Windows and doors are now being installed, but the work goes deliberately, as there is still a lot of fitting and adjusting. We expect all to be completed within two weeks. And then the plywood goes back up to protect against vandalism, until we have shutters made.

Michael Margulies, Frank Greenagel, Cathy Goulet and Wayne Sherer in the hall of the Roseberry House

Information for Bidders–revised

Posted in programs & activities, work plan / schedule on November 8th, 2010 by flg

We are bidding the stabilization/restoration work for the Roseberry House now— primarily windows, doors, gutters and some masonry. Bidding documents are available here. We expect the winning bid will come from a firm that has extensive experience on 18th century stone buildings on the National Register.  Here are the first several paragraphs of the official notice:

  1. Notice is hereby given that bids will be received by the Phillipsburg Area Historical Society at 675 Corliss Boulevard, Phillipsburg, Warren County, New Jersey for the ROSEBERRY HOUSE STABILIZATION PHASE 1.
  2. Bids will be received for the following contracts:
  3. Overall Single Prime (all of the work)

Bids for the above Contracts will be received by The Phillipsburg Area Historical Society, 375 Corliss Avenue, Phillipsburg, NJ  08865 until 2 pm, Local Time, on Tuesday, November 30, 2010, and will be publicly opened and read aloud immediately thereafter.

  1. Bidding Documents are being revised to encourage bidding on individual parts of the work (masonry, gutter & downspouts, etc).
  2. The plans and specifications already posted have not changed, but bidding requirements and procedures have been revised as of November 23.

All bid documents can be downloaded from the menu on the right, under Pages/Revised Bid Documents.

Additional information is available from Frank Greenagel, 908 627-1234, or from the architect, Michael Margulies at 908-387-8630. To arrange a tour of the building please call  Mr. Greenagel.

Olde Towne Festival music

Posted in programs & activities on July 6th, 2010 by flg

Ed Saultz has again arranged for several musical groups to perform at the Roseberry House during the Olde Towne Festival (July 24-25). The music is traditional and the performers are professional. The sound just totally filled the house last year. Depending on the weather, we may have the concerts outside this year. Here’s the schedule:

July 24, 2010

11:30 AM to 2:30 PM
Colonial Fife and Drum  (Dave Cheatham, Charlie Breeland) duo in period costumes presenting at the house and marching around Walters Park

2:00 to 3:30 PM
Traditional ensemble performing Ireland’s traditional dance tunes and songs – Terry Hartzell, Uilleann Pipes, Flute, and Whistle, Megan Everett, Vocals, and Rick Weaver, Guitar and Vocals.

4:00 to 5:30 PM
The Crooked Road featuring Iris Nevins, harp and Gina Tlamsa, flute
performing the music of Turlough O’Carolan and more.

July 25, 2010

11:30 AM to 2:30 PM
Colonial Colonial Fife and Drum  (Dave Cheatham, Charlie Breeland) duo in period costumes presenting at the house and marching around Walters Park.

2:00 to 3:30 PM
Dave Reber, hammered dulcimer performing the traditional music of Appalachia and the Civil War era.

4:00 to 5:30 PM
Ted Fenstermacher, fiddle and Ed Saultz, guitar performing the traditional music of Appalachia and the Civil War era

waiting for the analysis

Posted in programs & activities on June 4th, 2010 by flg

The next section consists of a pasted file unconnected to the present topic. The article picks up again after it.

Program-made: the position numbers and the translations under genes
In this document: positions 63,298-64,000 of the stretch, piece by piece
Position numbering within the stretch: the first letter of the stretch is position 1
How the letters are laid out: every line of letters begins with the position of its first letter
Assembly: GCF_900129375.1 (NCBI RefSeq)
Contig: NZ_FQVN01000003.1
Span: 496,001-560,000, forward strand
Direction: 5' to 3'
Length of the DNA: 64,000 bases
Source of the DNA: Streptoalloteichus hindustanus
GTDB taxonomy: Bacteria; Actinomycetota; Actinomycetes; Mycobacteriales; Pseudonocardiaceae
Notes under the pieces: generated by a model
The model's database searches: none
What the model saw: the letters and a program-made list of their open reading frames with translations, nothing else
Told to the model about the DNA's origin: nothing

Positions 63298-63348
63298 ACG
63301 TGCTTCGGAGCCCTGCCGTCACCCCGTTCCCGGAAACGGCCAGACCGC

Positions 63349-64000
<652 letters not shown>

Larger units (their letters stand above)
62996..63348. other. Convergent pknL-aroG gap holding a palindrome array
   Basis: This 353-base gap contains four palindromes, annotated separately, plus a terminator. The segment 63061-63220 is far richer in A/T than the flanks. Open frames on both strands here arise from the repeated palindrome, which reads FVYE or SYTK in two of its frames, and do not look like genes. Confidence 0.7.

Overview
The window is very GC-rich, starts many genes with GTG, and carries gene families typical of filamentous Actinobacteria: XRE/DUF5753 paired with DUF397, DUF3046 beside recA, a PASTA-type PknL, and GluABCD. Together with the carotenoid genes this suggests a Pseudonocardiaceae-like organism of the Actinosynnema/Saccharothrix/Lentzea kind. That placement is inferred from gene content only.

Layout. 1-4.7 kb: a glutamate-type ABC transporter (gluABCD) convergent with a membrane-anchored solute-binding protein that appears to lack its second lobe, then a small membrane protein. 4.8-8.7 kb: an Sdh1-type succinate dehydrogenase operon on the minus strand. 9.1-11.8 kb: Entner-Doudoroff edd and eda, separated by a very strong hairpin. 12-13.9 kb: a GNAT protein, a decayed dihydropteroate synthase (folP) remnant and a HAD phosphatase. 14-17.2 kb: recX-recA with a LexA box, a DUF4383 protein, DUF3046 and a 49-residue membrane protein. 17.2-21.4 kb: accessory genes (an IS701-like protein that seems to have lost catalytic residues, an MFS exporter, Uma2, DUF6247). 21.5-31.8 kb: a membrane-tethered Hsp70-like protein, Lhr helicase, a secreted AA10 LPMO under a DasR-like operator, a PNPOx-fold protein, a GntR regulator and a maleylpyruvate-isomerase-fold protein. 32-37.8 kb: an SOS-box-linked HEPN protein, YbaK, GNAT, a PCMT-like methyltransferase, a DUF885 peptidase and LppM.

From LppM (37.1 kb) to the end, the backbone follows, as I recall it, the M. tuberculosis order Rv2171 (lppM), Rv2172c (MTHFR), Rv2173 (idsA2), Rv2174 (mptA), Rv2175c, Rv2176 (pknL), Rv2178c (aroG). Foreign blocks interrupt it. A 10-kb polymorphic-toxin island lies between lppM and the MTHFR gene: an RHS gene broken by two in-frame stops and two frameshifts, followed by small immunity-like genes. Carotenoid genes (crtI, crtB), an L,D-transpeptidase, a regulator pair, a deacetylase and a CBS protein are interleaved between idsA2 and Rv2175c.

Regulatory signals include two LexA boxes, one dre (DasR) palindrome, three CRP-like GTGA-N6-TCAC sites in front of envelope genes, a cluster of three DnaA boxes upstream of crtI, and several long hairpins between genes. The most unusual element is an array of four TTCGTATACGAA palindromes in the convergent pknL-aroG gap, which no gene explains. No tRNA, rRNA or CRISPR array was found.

The preliminary investigation is finished and now we’re just waiting for the lab analysis from the archaeologists and the paint and color specialists. No dramatic discoveries that will make any headlines, but an accretion of little things that ought to give us a better idea of  when the building was constructed, the walls plastered, and the painting and stencils applied. The wall paintings really are exceptional, and soon we’ll post a schematic from Autocad that will give everyone a good idea of what the parlors would have looked a couple hundred years ago. It’s been a pleasure being there with Chris Frey and Frank Welsh, listening to them explain something about the several layers of plaster, for example, or the profile of the nails pried from the lath and what that tells us about the age of the building. There’s years of scholarship behind those generalizations and inferences.  I’ll eventually post the complete reports here in the hope that a few people will be as interested as I am.

update February 4

Posted in programs & activities, work plan / schedule on February 11th, 2010 by flg

We’ve had visits from Jim Lee of Hunter Research (archaeologists) and Chris Frey of Keystone Preservation (the wall paints and mortar analysis) in the last week, in both cases looking ahead to the research work that is critical to dating and preserving the property. Actual work will have to await warmer weather, probably in late March. But we did map out the areas where the archaeologists will do some digging, and we identified several panels in the parlor where the task of removing the layers of paint atop the wall paintings will begin. Chris was amazed at the extent of the paintings, which he said were usually confined to a single room or two. We plan to invite scholars and students from universities with major preservation programs (Columbia, Drew, Penn) to visit us during some of Chris’ work, and hope that we can find a graduate student or two who might consider doing a thesis or dissertation on the paintings and their preservation. We are going to put the Roseberry house on the map!

Report on the Open House

Posted in programs & activities, volunteers & sponsors on October 23rd, 2009 by wpw

Well-attended, even on a rainy blustery Saturday.


Cars line the parking area...

This way in...

This way in...


Welcome to the house!

Visitors checking the place out.

Visitors checking the place out.

I was there around 2 pm. By that time the logbook was filling nicely (about 15-20 visitors by that point). The Society was well represented by Pam and Rich Backes and their son Matt, Sue Brooks and Steve Zarbatany. Thanks to everyone who participated!

Update: We understand from Pamela & Rich that more than 50 people visited, including many seniors.  Scott Curzi deposited $90 in contributions that were gathered that day, which is a very nice total.